Tuesday, June 9, 2009

An Odyssey through Literature

Could you imagine being a part of a journey so astounding, so memorable, that your name would forever be associated with adventure? The story of Odysseus as told to us by Homer is a hero story that has it all: monsters, wars, murder, treachery, miracles, love, sex, and a hero that is "never without a loss." This work is so important, its impact so profound, that it has become acceptable to call any great journey an Odyssey.

OK, so I like this book. I'm not particularly fond of the translation I have by W.H.D. Rouse (not the translation pictured here). I first read this book back in Middle School, but we read a version called Ulysses which was the basic story simplified with a focus on the adventure part and less on the Telemachus and revenge parts. When I sat down to read the Odyssey, I discovered that the adventure section with the Cyclops and Sirens, Calypso and Circe, was barely a third of the book. I'll admit that I read that third, placed at the center of the story, the fastest, and am still cruising through the last 100 pages or so of the book. But the story is still great. Homer makes Odysseus a likable character, and despite his liaisons with a few immortal women, we can tell that Odysseus truly misses his wife and longs to see her again.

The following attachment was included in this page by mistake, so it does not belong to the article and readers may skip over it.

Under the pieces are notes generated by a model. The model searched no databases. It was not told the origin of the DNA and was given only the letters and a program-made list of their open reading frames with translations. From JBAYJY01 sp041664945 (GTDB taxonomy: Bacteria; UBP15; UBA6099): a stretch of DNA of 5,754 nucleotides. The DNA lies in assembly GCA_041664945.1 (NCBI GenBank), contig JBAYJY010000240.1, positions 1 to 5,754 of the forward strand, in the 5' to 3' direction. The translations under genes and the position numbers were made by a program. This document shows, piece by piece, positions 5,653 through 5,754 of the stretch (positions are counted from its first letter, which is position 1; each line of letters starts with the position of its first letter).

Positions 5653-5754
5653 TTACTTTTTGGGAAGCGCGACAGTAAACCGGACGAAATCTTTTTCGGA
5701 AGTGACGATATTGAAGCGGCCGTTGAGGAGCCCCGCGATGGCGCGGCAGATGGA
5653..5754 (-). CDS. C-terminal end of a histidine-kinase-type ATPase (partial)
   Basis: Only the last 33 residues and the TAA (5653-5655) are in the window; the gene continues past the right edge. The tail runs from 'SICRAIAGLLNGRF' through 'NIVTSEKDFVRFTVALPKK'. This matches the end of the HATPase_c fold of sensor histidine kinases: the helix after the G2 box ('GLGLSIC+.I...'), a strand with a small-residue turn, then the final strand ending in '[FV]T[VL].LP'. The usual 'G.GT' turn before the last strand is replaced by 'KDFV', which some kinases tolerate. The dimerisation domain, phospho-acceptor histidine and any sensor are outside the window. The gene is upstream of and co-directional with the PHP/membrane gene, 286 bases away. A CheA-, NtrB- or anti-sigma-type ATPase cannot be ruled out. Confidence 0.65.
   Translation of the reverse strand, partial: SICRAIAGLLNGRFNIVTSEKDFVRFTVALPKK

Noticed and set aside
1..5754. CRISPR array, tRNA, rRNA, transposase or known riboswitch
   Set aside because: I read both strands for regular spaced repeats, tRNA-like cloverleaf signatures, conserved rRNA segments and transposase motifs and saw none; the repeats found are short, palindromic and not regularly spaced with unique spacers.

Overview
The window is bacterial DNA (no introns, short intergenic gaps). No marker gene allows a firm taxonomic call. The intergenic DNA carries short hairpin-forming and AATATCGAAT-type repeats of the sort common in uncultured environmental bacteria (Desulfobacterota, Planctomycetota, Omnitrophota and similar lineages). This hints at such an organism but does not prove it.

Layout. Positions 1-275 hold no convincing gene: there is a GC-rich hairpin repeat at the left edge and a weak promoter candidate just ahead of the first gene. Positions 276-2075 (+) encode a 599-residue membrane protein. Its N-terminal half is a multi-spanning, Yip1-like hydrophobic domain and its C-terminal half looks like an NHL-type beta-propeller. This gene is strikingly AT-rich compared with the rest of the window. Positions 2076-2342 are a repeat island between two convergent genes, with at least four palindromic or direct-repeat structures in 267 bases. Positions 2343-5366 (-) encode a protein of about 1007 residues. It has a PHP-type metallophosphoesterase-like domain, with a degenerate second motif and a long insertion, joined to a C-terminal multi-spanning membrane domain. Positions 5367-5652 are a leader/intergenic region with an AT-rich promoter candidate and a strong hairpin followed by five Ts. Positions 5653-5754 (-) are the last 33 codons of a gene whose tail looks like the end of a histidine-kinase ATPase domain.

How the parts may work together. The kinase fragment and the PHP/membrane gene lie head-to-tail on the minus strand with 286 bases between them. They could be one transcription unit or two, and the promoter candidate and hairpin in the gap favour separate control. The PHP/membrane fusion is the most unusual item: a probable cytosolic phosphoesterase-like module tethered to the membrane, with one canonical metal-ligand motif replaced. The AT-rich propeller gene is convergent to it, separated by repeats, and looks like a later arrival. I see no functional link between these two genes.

Before this book, I read The Wastelands by Stephen King, which is part of his Dark Tower series. I've been interspersing the Dark Tower with more classic works, to make myself feel better King. Although, I think King doesn't get as much credit as he deserves for being a decent writer, not just a decent horror writer. No matter what his critics may say about his subject material, he has literary skill.

I read the Iliad before that, and that was a difficult book for me to get through. Again, I think that might have had a lot to do with the translation. Whereas my version of the Odyssey is written in way too simple language, the version of the Iliad I read was too stuffy. I get the significance of the story, the fact that Hector is really the character we feel sorry for, and Achilles is pretty self-centered until the end. I also appreciate the way Homer examines the gods in the Iliad, showing them as petty and irresponsible. Homer shows us what makes a man a hero. I think a different translation would have sat with me better.

No comments:

Post a Comment